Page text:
£1.7 million funding announced for 192 innovative research projects
19 Sep 2023
The British Academy and the Leverhulme Trust have today announced 192 Small Research Grants worth over £1.7 million to support trailblazing research projects in the SHAPE disciplines (Social Sciences, Humanities and the Arts for People and the Economy).
Worth up to £10,000 each over a period of up to two years, the British Academy / Leverhulme Trust Small Research Grants support academics working at universities and other research institutions across the UK – as well as independent scholars – by covering the cost of expenses arising from a particular research project.
The awards fulfil a crucial demand within the humanities and social sciences research community, providing funding for pilot and development phases of substantial projects. They often serve as the first substantial grant opportunity for emerging researchers in the field.
Funding for the Small Research Grants programme is provided by the Leverhulme Trust, the Department for Science, Innovation and Technology, the British Accounting and Finance Association, the Sino-British Fellowship Trust, the Society for the Advancement of Management Studies, the Albert Rickett Fund, the Journal of Moral Education Trust and Wellcome.
The full list of 2023 Small Research Grants is published online. Examples include:
- ‘Inclusive Growth: Entrepreneurial ecosystems and the growth trajectories of women entrepreneurs’ – Dr Ketch Adeeko, University of Bristol
- ‘Investigating the Political Success of Narcissistic Leaders’ – Dr Philippe Beauregard, University of Aberdeen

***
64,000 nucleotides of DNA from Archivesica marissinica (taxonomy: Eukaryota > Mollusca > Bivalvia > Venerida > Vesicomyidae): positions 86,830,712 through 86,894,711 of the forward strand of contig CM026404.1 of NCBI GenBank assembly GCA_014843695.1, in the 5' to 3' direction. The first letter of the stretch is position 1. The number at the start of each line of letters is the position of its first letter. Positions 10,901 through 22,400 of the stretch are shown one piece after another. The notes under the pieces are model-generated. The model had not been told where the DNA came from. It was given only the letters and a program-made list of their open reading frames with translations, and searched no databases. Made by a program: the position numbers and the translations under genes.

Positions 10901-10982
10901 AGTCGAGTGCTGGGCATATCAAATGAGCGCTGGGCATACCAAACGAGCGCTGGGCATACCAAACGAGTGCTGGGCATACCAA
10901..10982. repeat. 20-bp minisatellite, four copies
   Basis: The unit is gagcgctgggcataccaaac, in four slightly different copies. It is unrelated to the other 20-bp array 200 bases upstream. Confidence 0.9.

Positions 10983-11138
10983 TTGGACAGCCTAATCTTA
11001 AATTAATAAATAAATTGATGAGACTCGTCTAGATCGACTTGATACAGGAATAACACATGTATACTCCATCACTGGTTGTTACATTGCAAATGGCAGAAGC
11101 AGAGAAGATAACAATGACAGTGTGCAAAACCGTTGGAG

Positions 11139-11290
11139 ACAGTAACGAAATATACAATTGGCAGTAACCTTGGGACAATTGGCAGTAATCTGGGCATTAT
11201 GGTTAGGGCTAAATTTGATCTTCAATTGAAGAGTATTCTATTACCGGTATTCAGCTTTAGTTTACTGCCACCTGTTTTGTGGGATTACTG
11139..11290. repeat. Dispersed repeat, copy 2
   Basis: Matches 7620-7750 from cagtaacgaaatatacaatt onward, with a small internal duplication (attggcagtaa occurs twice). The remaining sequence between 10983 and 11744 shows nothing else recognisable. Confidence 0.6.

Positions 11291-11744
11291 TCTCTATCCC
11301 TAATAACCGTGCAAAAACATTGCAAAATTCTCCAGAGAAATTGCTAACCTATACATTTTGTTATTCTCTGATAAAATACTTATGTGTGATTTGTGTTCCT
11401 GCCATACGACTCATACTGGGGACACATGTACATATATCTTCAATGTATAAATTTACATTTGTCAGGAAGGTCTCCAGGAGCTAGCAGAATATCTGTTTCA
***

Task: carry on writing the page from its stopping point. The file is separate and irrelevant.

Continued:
- ‘Media Freedom: An International History, 1945 to the Present’ – Dr Simon Huxtable, Independent Scholar
- ‘Legitimising digital sustainability through stakeholder communication’ – Professor Shuang Ren, Queen's University Belfast
- ‘The Impact of Bank Branch Closures on Local SMEs and Employment: Evidence from the UK’ – Dr Binru Zhao, Bangor University
The cohort announced today is the third to be awarded as part of the Academy’s partial randomisation trial, which is set to continue over the next two years, consisting in total of six rounds over three years. Early results suggest that introducing partial randomisation into the selection process could lead to a more ethnically and institutionally diverse cohort of award-holders, though future trial rounds may yield a different set of results.
Dr Alex Lewis, the British Academy’s Director of Research, said:
“The Small Research Grants programme continues to showcase the best of innovative SHAPE (Social Sciences, Humanities and the Arts for People and the Economy) research taking place across the UK. I’m particularly happy to see the programme continue its impressive record of backing diverse and engaged research. As always, we look forward to seeing these grants fuel fresh ideas and highlight the impact of the SHAPE disciplines."